YOUNGSTOWN - You're not going to catch Eric Wolford wearing the same socks or underwear for an entire season as part of some ritualistic hope it leads to a win.
Superstition isn't his style.
"I've been in too many games to believe in that stuff," he said.
Revenge might be a different story.
The Penguins (3-1) have that on their minds as they travel to Carbondale, Ill., for their Missouri Valley Conference opener against Southern Illinois, which engineered a devastating, come-from-behind victory over YSU last year at Stambaugh Stadium. The Penguins led, 21-10, before committing five turnovers and allowing 28 unanswered points in a 38-21 loss.
The loss was part of a four-game slide that kept YSU out of the playoffs, leaving a sting that hasn't yet wore off.
"It was really rough coming off (the field)," junior wide receiver Christian Bryan said. "That was the third in a row we lost at the time. They did a great job, but it was a lot about what we did - we kind of handed it to 'em a little bit."
That can't happen again if the Penguins are going to end a six-year postseason drought. The best way to do that is by winning what is arguably the toughest conference in the FCS, a quest that starts at 7 p.m. on Saturday.
The Salukis (2-2) are coming off wins against Southeast Missouri State (36-19) and the University of Charleston (31-10) after starting the season with losses to Illinois (42-34) and Eastern Illinois (40-37, 2OT). Southern Illinois leads the league in rush defense, allowing just 83.5 yards per game, and is tied for first in sacks with 13. The stout run defense of SIU will face the power run game of a YSU team leading the league by averaging 238.8 yards per game.
"Something's gotta give," Bryan said. "We'll find out how good our rush offense really is because they've been doing a great job stopping the run this year. We're going to have to throw the ball, too, and our receivers will be ready."
Youngstown State true freshman Martin Ruiz could find himself in the thick of it all. Ruiz, who leads YSU with 268 rushing yards and seven TDs, has been a pleasant surprise for the Penguins. Sophomore Demond Hymes entered camp as the starter but has recovered slowly from an ankle injury (he saw his first action in the fourth quarter of last weekend's 59-17 blowout). Senior Adaris Bellamy was next in line, and he looked ready to take over after a 200-yard performance in the opener, but he hasn't played since Week 1 due to an undisclosed injury. Fellow senior Torrian Pace has been steady but doesn't provide the explosiveness of Ruiz.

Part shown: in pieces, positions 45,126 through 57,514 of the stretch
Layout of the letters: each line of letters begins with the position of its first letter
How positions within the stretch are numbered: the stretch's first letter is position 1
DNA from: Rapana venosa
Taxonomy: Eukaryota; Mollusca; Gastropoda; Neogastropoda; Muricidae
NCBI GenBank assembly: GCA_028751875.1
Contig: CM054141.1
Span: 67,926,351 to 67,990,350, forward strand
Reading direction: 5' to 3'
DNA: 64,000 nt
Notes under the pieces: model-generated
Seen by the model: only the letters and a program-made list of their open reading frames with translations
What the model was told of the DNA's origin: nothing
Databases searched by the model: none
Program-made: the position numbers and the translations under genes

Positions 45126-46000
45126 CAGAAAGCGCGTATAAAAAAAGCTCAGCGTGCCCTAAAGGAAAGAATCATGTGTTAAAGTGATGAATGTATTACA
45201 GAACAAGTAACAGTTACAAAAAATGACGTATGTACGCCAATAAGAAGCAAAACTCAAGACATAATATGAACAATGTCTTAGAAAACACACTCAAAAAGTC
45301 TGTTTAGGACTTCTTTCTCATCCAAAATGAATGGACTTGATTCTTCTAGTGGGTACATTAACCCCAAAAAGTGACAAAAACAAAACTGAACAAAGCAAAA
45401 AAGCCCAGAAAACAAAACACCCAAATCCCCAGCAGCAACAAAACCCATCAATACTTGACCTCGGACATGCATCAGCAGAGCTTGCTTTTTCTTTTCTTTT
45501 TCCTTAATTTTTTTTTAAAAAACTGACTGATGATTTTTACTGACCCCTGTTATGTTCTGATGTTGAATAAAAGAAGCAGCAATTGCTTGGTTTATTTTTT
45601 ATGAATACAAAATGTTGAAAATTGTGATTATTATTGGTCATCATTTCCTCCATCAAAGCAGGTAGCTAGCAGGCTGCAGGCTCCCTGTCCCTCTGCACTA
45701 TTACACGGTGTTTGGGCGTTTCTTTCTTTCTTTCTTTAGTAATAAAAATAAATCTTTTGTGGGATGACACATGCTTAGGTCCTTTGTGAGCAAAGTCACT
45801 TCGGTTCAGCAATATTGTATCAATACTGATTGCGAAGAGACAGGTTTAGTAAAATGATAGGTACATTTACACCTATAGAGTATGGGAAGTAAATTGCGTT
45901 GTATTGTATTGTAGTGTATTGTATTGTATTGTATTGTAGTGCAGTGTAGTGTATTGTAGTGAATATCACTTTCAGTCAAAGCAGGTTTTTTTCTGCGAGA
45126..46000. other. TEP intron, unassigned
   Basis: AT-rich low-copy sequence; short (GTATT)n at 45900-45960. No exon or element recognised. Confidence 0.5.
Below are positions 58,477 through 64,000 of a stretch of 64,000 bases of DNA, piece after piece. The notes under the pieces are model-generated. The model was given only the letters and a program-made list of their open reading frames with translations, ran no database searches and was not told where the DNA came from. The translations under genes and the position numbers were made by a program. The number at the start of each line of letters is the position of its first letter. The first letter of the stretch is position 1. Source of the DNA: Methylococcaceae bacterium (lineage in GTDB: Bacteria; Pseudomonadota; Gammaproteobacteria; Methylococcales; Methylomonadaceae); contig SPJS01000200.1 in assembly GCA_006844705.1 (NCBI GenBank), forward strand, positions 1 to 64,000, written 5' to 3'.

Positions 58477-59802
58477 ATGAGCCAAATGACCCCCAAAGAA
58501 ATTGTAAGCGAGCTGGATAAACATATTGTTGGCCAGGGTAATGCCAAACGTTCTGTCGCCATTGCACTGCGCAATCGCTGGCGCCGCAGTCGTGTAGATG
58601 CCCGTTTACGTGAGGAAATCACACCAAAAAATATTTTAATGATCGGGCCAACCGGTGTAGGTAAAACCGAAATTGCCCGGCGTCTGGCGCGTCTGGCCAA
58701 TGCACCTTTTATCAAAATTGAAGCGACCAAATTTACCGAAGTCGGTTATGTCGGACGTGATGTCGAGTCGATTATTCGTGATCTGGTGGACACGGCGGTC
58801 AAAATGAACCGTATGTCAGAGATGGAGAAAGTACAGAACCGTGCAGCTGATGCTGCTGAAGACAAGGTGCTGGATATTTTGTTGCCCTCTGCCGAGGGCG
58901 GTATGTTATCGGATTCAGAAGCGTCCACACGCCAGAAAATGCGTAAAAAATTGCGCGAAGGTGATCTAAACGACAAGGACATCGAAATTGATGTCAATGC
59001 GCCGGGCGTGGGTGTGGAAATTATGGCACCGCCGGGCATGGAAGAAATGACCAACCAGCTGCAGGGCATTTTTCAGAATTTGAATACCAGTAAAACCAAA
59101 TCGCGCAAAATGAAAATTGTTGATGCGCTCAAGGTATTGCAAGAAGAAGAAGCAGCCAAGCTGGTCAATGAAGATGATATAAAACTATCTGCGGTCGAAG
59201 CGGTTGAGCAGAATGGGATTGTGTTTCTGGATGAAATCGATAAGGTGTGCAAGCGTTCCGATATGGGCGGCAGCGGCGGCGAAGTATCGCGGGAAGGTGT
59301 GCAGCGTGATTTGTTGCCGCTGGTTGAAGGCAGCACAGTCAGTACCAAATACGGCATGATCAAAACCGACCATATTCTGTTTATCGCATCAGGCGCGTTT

Wolford said Hymes and Bellamy must work their way back up the depth chart. He hasn't yet chosen a starter for this week.
"We'll kind of call that thing when it gets closer to game time," he said. "What's great is that you have a lot of competition. So guys that aren't doing thing exactly the way you want them done in practice - too many missed assignments or fundamental things - then we'll start the other guy. We enjoy having that competition back there."
The battle in the trenches will be just as important. YSU offensive lineman Fred Herdman admitted the Penguins should find out a lot more about their team come Saturday. They've dominated teams they were favored to beat but struggled against Michigan State, an FBS school. Now they're matched up against a team finished to pick seventh in the MVC, two spots lower than YSU.
"Conference play is a whole different animal," Herdman said. "There are no teams in our league that don't have the potential to go on to the playoffs. And playing on the road is tough. Southern Illinois, you're on the bus and when you drive up, their whole tailgate lot is filled. It's real intimidating, but we've got the team to handle it."
A team that is still stewing over last year's collapse.
"We're mad about it," Wolford said. "That was a bad loss. We weren't happy about it. Those players remember it, and I'm sure they'll play well on Saturday."